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Gene of the Week: the Ruthless Dictator Gene

Posted by Jesse Reynolds on April 9th, 2008


Nature opens a news article with this:

Could a gene be partly responsible for the behaviour of some of the worlds most infamous dictators?
Selfish dictators may owe their behaviour partly to their genes, according to a study that claims to have found a genetic link to ruthlessness. The study might help to explain the money-grabbing tendencies of those with a Machiavellian streak - from national dictators down to 'little Hitlers' found in workplaces the world over.

Reading the article a bit more deeply, one learns that the researchers based their conclusions on a well-known psychological game in which volunteers (in this case students) are given money, as well as the power to distribute it among other people. The researchers looked at a gene that had previously been linked to "pro-social" behaviors, and found a correlation. The students who kept the money for themselves instead of sharing it were more likely to have a shorter version of the gene.

Psychologists and economists have nicknamed this experimental situation the "Dictator Game." Although the researchers who used it in this study reference the name of the game in the title of their article, they phrase their observations in terms of the degree of "altruism" exhibited. But Nature's reporter casts the experiment as revealing a "ruthless dictator gene." In turn, that framing was adopted by various othernews outlets, using attention-grabbing titles like "Some are born despots" and "Dictatorship may lie in ones genes."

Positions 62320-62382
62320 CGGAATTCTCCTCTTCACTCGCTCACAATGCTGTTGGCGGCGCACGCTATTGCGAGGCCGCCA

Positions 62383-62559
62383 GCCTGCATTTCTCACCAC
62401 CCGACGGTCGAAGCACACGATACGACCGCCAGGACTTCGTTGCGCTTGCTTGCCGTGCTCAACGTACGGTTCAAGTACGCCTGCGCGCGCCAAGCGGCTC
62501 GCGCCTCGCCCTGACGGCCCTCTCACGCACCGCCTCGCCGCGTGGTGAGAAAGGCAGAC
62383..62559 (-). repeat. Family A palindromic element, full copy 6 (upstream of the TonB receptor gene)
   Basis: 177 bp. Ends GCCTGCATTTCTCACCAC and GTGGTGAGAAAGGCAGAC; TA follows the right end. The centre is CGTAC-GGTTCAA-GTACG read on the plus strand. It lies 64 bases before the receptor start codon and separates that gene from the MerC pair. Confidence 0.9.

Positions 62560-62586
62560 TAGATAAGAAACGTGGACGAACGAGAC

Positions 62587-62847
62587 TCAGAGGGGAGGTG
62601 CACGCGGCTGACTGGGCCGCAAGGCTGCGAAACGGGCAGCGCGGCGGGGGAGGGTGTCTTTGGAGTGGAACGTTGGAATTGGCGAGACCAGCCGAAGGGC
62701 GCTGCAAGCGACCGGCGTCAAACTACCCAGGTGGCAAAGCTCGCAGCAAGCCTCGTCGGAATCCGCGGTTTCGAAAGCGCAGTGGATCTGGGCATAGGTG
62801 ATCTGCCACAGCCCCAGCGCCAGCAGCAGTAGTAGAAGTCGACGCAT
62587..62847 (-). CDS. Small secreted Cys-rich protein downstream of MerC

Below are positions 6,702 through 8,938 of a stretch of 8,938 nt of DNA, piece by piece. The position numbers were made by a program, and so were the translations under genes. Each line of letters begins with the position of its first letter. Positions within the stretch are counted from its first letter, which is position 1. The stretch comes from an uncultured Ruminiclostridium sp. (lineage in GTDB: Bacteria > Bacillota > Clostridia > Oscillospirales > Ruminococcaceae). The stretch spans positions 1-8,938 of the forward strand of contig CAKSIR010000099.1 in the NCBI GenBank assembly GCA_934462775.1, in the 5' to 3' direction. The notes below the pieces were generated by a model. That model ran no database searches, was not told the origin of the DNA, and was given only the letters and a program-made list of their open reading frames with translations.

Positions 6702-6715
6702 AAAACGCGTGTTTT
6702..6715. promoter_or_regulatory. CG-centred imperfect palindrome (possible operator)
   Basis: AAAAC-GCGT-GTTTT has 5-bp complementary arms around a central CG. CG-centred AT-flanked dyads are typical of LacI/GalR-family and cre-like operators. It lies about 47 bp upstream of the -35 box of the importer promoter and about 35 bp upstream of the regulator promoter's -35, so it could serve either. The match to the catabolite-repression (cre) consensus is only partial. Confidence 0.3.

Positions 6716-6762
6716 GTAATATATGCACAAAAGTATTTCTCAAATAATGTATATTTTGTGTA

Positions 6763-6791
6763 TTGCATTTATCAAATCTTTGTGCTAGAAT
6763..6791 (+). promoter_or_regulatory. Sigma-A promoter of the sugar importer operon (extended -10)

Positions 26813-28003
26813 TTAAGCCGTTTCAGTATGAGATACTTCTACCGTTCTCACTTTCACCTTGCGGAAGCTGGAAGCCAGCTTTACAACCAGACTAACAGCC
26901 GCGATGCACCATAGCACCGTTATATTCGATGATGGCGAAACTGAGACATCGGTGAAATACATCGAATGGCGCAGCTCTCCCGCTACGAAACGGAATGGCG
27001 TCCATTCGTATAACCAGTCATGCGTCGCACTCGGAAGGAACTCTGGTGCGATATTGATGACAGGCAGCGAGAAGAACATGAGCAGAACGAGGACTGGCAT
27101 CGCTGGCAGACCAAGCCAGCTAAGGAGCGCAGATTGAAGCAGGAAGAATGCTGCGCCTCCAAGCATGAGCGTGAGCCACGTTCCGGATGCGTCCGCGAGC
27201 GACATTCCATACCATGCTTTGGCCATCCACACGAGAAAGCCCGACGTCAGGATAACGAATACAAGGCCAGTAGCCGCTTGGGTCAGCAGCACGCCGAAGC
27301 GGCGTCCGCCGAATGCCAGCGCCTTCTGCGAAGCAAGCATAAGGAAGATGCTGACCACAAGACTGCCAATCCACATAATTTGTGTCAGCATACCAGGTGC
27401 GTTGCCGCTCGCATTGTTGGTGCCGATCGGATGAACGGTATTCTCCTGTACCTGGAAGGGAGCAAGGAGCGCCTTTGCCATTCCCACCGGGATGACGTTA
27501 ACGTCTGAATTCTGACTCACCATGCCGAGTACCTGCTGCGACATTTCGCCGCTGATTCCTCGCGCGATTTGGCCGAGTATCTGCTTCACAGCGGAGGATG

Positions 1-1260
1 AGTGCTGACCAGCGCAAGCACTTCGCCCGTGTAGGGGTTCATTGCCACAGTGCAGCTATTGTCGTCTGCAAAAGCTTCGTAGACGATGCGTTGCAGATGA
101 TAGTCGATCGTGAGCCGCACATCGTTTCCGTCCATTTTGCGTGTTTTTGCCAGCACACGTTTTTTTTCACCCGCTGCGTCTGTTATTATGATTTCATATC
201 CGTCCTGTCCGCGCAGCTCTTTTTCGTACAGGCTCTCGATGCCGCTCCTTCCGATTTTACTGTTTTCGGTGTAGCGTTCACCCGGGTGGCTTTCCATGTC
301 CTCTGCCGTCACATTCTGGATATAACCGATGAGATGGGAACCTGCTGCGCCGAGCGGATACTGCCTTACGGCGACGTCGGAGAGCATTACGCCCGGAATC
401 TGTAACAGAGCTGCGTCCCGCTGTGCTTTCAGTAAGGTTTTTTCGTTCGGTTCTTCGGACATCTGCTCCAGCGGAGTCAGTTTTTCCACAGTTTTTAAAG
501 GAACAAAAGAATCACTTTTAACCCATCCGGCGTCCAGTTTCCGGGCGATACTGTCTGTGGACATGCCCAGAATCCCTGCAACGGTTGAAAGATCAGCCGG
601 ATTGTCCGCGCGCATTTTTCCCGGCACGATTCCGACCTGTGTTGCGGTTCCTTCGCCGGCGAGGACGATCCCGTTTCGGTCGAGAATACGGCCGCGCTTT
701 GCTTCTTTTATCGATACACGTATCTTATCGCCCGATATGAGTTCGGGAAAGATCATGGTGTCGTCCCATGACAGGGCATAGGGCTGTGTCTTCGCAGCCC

This case goes a step beyond the excessive simplification of much reporting of genetic associations, which too often touts the gene for happiness, aversion to foods, or propensity to vote. And it goes beyond typical misleading framings that, once established, dominate news coverage. In this case, a news article in one of the world's most respected scientific journal tells us that a genetic characteristic can lead to the worst of possible human behaviors. To the extent that this framing becomes adopted as truth, how will society react to the identification of the gene in individuals? Or in fetuses? Or during preimplantation genetic diagnosis?





Posted in Eugenics, Jesse Reynolds's Blog Posts, Media Coverage, Sequencing & Genomics


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